I’ve always thought I was a bit rubbish at sticking to New Year’s Resolutions, until someone pointed out to me that I managed to keep a HUGE resolution when we spent our year Buying Nothing New. Just because I didn’t make it at New Year, I kind of forgot about it.
I did a quick spot of Googling, and stumbled across an article that claimed that most people will have given up their New Year’s Resolutions by the 10th January! So I thought that maybe this was an opportune time to share with you how I managed to sustain a year long challenge.
Know your ‘why’
I think this is one of the most important things.
I knew very strongly the reasons ‘why’ we were Buying Nothing New. I became very aware of the impact of our throwaway society, and the fact that we are all consuming as if we live on a planet of infinite resources. Buying Nothing New was my way of tackling these huge issues as just one seemingly insignificant person.
Whenever I was tempted to buy something new, I thought about the resources that had gone into that item, where it had come from, who had made it, and then decided whether I wanted it enough to not be concerned about all of those things.
Set yourself some boundaries!
We set ourselves the challenge of Buy Nothing New, but within that we had some ‘rules’. We thought about what things would be deal breakers for us, and adapted the rules to suit us and our circumstances. We said we could buy food (obvs); toiletries and medicines (although I did end up making my own deodorant); and underwear (although both hubby and I went the whole year without buying any, we just ‘made do’ with what we already had). We also decided that it was important to use that we knew that the kid’s shoes fitted properly, so we agreed we could buy them new shoes. And after our practice month, we also wrote in the provision for buying new parts to fix anything that had broken if we couldn’t source secondhand parts.
It’s one of the things I really love about Buying Nothing New challenges-it can be totally adapted to each individual/family and their circumstances.
Make it achievable and be flexible
Whilst you want something to be a challenge, it also needs to be achievable to avoid falling at the first hurdle.
For My Make Do and Mend Year, we did a practice month first, so that I could get some idea of the types of things we might need to be buying. The car windscreen got a huge chip in it, and it flagged up me the fact that we would need to have some provision for using new parts to fix things that had broken-I am not sure we could have sourced secondhand windscreen very easily!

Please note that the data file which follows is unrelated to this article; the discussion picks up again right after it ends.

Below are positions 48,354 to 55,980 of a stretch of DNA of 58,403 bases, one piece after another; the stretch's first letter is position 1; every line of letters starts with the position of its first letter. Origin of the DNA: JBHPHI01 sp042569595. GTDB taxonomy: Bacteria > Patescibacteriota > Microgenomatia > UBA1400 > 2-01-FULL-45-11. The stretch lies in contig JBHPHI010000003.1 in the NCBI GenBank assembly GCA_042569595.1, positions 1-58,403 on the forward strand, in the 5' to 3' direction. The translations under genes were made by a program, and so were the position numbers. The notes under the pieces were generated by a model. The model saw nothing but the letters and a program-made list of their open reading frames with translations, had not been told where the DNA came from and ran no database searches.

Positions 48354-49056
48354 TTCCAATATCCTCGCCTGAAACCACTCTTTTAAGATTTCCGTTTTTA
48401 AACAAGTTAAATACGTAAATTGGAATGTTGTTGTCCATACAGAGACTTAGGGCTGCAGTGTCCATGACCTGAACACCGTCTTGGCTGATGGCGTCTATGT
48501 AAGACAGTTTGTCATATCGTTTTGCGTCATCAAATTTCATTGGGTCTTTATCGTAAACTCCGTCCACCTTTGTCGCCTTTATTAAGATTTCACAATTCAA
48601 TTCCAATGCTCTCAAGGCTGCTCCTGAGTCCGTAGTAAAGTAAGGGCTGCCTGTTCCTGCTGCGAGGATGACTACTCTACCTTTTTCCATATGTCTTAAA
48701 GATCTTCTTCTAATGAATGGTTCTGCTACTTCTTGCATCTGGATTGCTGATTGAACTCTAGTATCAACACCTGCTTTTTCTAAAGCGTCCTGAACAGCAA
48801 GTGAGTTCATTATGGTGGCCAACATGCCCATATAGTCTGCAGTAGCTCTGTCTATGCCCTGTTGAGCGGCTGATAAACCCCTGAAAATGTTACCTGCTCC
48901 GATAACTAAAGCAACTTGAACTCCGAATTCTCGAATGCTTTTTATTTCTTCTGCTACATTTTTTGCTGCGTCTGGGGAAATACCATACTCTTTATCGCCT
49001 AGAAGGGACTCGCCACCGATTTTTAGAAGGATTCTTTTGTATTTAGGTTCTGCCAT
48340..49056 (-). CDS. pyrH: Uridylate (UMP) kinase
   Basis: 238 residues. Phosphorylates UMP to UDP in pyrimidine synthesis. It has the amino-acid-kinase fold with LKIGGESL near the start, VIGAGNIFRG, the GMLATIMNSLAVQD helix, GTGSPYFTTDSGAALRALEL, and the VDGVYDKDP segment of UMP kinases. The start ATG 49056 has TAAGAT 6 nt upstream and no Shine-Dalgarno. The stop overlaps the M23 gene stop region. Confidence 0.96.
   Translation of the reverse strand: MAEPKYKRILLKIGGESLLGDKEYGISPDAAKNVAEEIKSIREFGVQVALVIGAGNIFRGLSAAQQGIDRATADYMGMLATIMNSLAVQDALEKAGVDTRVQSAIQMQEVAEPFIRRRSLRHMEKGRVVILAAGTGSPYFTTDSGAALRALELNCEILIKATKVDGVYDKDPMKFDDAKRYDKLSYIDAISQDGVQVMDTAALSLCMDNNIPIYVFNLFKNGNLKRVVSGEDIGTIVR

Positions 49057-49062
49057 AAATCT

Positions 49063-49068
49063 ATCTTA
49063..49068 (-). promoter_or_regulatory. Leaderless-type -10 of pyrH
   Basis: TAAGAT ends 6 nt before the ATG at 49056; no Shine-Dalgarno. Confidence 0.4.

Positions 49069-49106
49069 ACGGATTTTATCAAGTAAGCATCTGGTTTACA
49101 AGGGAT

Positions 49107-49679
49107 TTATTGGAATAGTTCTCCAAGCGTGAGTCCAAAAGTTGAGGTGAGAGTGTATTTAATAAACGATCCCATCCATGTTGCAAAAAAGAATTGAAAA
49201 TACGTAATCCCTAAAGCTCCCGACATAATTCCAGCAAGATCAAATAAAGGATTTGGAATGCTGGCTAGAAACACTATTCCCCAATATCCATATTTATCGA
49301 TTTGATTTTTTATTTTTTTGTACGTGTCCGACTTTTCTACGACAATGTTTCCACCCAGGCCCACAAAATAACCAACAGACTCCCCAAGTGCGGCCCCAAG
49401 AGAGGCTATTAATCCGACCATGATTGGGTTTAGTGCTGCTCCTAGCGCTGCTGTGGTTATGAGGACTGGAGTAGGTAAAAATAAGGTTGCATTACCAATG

And that’s where the flexibility comes in too-if you start off full of enthusiasm, and then your circumstances change, or you encounter a problem you hadn’t forseen, it doesn’t mean you have to ditch the whole thing. If making a small change to your ‘rules’ means that you can carry on, then do it!
Don’t make it all about deprivation
I was really adamant from the start that our Make Do and Mend Year was not going to be about austerity and deprivation. It was not going to be a ‘bleak’ year without joy and lovely things.
Think of the positives, keep focussed on the things you ARE achieving, rather than the things you are missing out on.
And think of alternative ways to get the same effect as the thing you are missing out on.
I am not a huge shopper, or buyer of clothes, but I did really enjoy exploring the local charity shops, and mooching around the local car boot on a Sunday morning. And I could buy whatever I wanted, I just had to find it secondhand. I wasn’t saying I couldn’t have it, I was just saying I had to find it a different way!
When we were ‘doing’ our year, I found it much easier to just avoid the shops where I knew I would be tempted. We didn’t venture into nearby Bath or Salisbury very often, and if we did I just marched straight past Fat Face and White Stuff, eyes fixed firmly to the front! If I had to go inWHSmiths to use the Post Office, I didn’t go down the magazine aisle. I didn’t window shop, I didn’t browse online. And I found it far easier.
Tell people what you are doing. Tell your family and friends, announce it on Facebook, staple a post it to your forehead.
Or create a blog like I did. It’s a fabulous way to make yourself accountable, to track your progress, and to build up your own little team of cheerleaders who will support you, and pick you up when you fall (even if it’s only your mum and your Nan who read it). And who knows where it could lead..!
If you have declared your intentions to the world, it is much more difficult to give up on them, without feeling slightly shamefaced.
Take Baby Steps, and take one day at a time
When I talked about Sustainable Resolutions last week, I talked about the fact that for me, zero waste seems unachievable. So whilst it’s good to have goal, and to aim high, for me to say I’m going Zero Waste from 1st Jan would be setting myself up for failure. I might be able to say, I will be zero waste by the end of 2016 (or 2017..!) and then decide how I was going to break that down into small steps that I could achieve one by one on my journey towards that goal. That I might be able to do.
If you slip up, pick yourself up and carry on
We had a ‘fail’ during our Make Do and Mend Year, and I guess I could have thrown in the towel at that point. I tend to be very ‘all or nothing’ in my thinking, and in the past, I have given up on things at the first slip.
It’s an accomplishment in itself if you can get over the blip and keep going, not be put off and use it as an excuse to give up.
How are you doing with your resolutions?
If you’re attempting No New Clothes (whether it’s no clothes new to you, or no clothes at all), the No New Clothes for a Year Facebook group is a fabulous place if you want some support and encouragement!
Or if you’re going for a Buy Nothing New Year, do let me know what posts and resources you would find useful, and I’ll do my very best to help out 🙂